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Carl Olson: The Interview
Carl Olson is no stranger to the World Series. With a total of ten WSOP cashes with four already this year, a solid cash in the Main Event has so far eluded him. Finishing his Day 1 heat second in chips with just over $200,000, Olson is in great shape going into Day 2.
Let's start with the obvious stuff. How's your day going and how do you feel about the field and the tournament this year in general?
It's going very well, definitely as good as I could have hoped for. I have $200,000 right now which is maybe the chip lead, I'm not too sure. The first couple of levels were slow. My table was all unknowns, which is obviously great, but when everyone was starting out they were really trying to play their best poker and really playing tight and aggressive.
But a few hours into the day everyone started loosening up and the chips started flying a little more. I had about $20,000 after the first level or two and then just started picking up some hands, basically, and started getting some chips.
There are a lot of different kinds of players in this field so how did you feel about your table draw?
I definitely got a good table draw and that's so huge. I mean, a lot of the tables are going to be good on Day 1. There were only a few players who really worried me and one of them busted out pretty quick. I don't know how dangerous he would have been. But it was definitely a good table draw. I don't think I had any professionals.
There are different ideas about strategy early in these big tournaments so what sort of approach do you take with so many unpredictable players?
You know, it just depends on the situation I guess. At this table, early on, I was just trying to make hands because people were playing pretty aggressive. But after a little while I tried to limp into more pots and just see more flops, especially when I had enough chips to let me take those gambles and give myself a chance to get a lot of chips.
Now that you have a big stack do you find yourself being able to push a bit and pick up more small pots?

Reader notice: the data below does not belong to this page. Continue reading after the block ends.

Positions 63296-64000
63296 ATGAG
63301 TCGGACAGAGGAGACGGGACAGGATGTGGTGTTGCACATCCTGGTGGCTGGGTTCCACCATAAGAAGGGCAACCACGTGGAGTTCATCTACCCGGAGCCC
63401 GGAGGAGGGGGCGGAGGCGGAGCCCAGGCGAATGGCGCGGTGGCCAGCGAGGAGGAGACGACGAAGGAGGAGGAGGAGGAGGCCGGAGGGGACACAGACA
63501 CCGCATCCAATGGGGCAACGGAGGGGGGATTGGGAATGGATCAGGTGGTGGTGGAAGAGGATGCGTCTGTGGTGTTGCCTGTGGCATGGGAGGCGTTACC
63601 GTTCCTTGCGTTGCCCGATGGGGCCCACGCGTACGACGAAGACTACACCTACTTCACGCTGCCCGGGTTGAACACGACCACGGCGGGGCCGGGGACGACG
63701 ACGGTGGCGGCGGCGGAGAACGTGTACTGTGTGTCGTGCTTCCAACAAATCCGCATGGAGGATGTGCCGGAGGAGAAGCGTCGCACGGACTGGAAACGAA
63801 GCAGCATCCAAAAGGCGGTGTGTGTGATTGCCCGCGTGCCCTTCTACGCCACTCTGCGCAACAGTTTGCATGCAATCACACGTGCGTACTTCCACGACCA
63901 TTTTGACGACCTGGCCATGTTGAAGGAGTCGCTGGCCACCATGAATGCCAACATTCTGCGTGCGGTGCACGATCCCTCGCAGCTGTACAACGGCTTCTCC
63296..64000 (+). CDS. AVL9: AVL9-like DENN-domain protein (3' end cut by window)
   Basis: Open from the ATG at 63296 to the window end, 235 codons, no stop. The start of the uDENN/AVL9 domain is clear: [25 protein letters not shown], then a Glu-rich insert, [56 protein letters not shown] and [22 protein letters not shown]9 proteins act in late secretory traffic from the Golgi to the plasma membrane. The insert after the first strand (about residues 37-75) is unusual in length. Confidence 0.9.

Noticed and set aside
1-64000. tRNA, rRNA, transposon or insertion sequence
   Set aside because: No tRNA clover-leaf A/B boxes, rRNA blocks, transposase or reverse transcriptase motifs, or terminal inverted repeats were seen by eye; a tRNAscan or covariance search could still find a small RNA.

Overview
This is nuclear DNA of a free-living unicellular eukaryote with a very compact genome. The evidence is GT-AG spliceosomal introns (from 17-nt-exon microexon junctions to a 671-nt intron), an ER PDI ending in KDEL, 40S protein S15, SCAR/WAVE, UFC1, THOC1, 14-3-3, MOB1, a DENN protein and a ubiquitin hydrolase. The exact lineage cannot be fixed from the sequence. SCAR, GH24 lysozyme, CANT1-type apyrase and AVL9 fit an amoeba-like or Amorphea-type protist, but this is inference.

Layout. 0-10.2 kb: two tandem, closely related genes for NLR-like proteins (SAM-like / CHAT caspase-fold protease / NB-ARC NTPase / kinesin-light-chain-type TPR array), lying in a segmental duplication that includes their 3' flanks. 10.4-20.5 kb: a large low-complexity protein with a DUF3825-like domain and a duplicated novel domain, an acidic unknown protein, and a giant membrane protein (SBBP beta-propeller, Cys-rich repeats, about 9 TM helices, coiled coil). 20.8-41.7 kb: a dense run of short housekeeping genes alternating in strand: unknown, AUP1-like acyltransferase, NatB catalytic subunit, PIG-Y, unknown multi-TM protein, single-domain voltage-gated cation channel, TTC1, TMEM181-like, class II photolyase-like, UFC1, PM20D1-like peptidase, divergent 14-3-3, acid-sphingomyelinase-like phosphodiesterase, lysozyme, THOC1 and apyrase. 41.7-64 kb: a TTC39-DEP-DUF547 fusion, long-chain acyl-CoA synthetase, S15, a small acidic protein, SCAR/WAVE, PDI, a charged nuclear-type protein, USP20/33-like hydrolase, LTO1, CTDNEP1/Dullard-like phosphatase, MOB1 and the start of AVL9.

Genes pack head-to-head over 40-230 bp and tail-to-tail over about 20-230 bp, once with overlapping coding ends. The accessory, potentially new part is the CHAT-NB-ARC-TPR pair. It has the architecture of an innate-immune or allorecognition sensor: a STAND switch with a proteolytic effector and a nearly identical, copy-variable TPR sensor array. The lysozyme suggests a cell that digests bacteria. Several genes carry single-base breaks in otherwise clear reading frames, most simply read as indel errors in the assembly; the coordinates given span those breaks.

Not so far. The thing is, I had a bunch of shortstacks at my table and when I had about $120,000 and I opened a couple times and got shoved on and ended up having to call off a lot chips, obviously with the worst hand, but I was getting close to the right price. Also I didn't want them to think they could just re-raise me every time and make me fold. So I made some marginally minus EV calls.
Were there any hands in particular that you remember picking up a lot of chips?
When I had about $120,000, one guy that had about $60,000 opened to $1,800 under the gun plus one and I was a couple of seats over and made the call with Q♥ T♥. Another guy who had about $50,000 called too.
The flop came A-8-7 with two hearts so I flopped a flush draw. It goes: Bet $5,000, I call, the other guy calls too. The turn was the king of hearts which was the money card. It gave me the nut flush. The first guy bets out $10,000, I make it $30,000 and he moves in. He had A-K, so he had top two. The other guy said he folded A-K but I'm not sure if I completely believe him. Anyway, it was a pretty sick board for me to have that hand, up against two A-K's.
One last question. How important do you think preparation is for a long tournament like this and what things do you do to get prepared mentally and physically?
Preparation is really important. I don't think I did anything specific to prepare this year but I definitely came in with a different mindset. That's because last year I was kind of burnt out and from all the preliminaries and I came into the Main Event thinking it was just a total crap-shoot and it didn't really matter how I played because I would just need to get really lucky, which is a terrible attitude to have.
And I got knocked out late in Day 1 and never got any chips and never did anything. I definitely did not play my A-game. I probably played my C-game which is frustrating because it's the biggest tournament of the year. It's the one that you really want to do well in. So this year I came in really focused to just play my best and, realizing that obviously I would need to get extremely lucky to go deep, at least give myself the best opportunity to do that.
Thanks Carl and good luck.
Depending on how high the players on Day 1D can stack their chips, Carl Olson might find his position on the overall chip counts decrease, but no matter what happens, he'll have more than enough chips to do some speculating and give himself a chance to go deep in this event.